N O S T R O M O


Joseph Conrad's "Tale of the Seaboard"

2nd Mid-Paper * Canon Readings 2 * FFLCH/USP

www.bbc.co.uk

 

         The action of "Nostromo" takes place in the imaginary republic of Costaguana, where Contad sets a story rich of adventures but poor of historical coherence, telling us about the separatist counter-revolution movement, carried out by the Conservative Party of Sulaco, the country's richest province, as a reaction against a military 'coup' in the capital. So, we are not exactly talking about a story directly influenced by (and faithful to) History, in opposition to what is said by some literary analysis, which professedly affim that the novel refers to the "uneasiness" of Latin America's early political history, in a dangerous oversimplification.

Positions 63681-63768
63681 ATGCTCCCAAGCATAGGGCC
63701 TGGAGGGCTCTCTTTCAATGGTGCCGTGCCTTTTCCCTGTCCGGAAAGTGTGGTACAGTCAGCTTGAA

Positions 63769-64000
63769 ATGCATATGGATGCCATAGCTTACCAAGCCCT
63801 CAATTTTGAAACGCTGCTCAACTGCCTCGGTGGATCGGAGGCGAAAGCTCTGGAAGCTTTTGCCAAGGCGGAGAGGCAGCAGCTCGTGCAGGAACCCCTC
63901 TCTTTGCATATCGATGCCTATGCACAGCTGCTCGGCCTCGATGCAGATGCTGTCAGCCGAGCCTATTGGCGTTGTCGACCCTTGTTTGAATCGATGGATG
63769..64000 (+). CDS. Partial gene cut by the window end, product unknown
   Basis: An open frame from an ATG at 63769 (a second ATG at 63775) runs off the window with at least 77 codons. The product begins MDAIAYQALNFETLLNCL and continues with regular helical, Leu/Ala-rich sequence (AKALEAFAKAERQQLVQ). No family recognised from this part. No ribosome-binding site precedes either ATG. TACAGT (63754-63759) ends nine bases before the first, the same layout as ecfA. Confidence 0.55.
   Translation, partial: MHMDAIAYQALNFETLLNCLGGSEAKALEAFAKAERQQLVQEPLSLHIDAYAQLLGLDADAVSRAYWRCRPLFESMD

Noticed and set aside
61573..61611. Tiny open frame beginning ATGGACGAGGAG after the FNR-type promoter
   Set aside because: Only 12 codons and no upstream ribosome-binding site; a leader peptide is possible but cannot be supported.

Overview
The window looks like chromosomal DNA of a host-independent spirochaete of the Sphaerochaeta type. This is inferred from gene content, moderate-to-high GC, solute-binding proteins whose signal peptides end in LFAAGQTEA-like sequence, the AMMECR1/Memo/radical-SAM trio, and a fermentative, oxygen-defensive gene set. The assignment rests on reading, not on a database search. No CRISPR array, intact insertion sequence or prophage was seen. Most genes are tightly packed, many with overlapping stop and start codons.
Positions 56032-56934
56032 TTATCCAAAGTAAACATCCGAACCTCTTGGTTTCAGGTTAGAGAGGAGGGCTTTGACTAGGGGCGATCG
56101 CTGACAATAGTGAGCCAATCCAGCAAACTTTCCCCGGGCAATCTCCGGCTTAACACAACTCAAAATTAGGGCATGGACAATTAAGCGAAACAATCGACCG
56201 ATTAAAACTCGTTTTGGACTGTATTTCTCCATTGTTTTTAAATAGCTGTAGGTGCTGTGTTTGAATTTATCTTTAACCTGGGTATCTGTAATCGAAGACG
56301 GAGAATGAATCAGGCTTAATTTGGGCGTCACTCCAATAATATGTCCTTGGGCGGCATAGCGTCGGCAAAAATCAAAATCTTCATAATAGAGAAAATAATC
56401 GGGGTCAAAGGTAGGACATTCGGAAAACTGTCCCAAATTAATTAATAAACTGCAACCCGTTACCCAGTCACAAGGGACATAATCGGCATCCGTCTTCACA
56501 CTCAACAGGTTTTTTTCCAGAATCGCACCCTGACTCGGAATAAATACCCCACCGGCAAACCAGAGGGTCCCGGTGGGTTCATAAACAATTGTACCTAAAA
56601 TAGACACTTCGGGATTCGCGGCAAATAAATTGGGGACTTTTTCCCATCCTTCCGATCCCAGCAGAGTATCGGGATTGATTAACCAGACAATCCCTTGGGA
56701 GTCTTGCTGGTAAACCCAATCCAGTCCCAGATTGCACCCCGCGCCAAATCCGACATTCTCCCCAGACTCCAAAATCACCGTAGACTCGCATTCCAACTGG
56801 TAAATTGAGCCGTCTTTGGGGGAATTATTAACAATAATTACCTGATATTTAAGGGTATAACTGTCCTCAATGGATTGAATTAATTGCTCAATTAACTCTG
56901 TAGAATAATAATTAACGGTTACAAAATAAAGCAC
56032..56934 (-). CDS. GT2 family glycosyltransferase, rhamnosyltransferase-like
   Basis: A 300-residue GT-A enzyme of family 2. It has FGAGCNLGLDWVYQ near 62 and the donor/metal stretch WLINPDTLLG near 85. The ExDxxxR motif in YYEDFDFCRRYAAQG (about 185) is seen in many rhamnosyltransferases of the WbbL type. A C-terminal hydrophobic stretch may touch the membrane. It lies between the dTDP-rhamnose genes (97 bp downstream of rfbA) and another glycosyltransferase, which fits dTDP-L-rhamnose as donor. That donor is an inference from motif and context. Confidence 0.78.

Worse yet, these criticisms say, very frequently, that “Nostromo” is about the effective English presence in South America, ignoring the fact that the real boundaries of the Empire in our sub-continent were limited to the former British Guyana. And concerning lord George Canning’s mediations for the elevation of La Banda Oriental del Uruguay to the category of a country, it revealed to be, indeed, more much advantageous for the Brazilian monarchy than, properly, for the English interests in the area, since it ensured the status of Brazil as the only regional power in South America, burying, forever, the terms of the San Ildefonso Treaty signed in 1777, which recognized Uruguay as a Spanish territory to be joined to the former Virreinato del Río de la Plata.

 

 

         This alleged historicity is even advocated by Conrad, according to his words in the preface to “Henry James”, where he states that “Fiction is history, human history, or it is nothing (...). A Historian may be an artist too and a novelist a historian, the preserver, the keeper, the expounder of human experience”.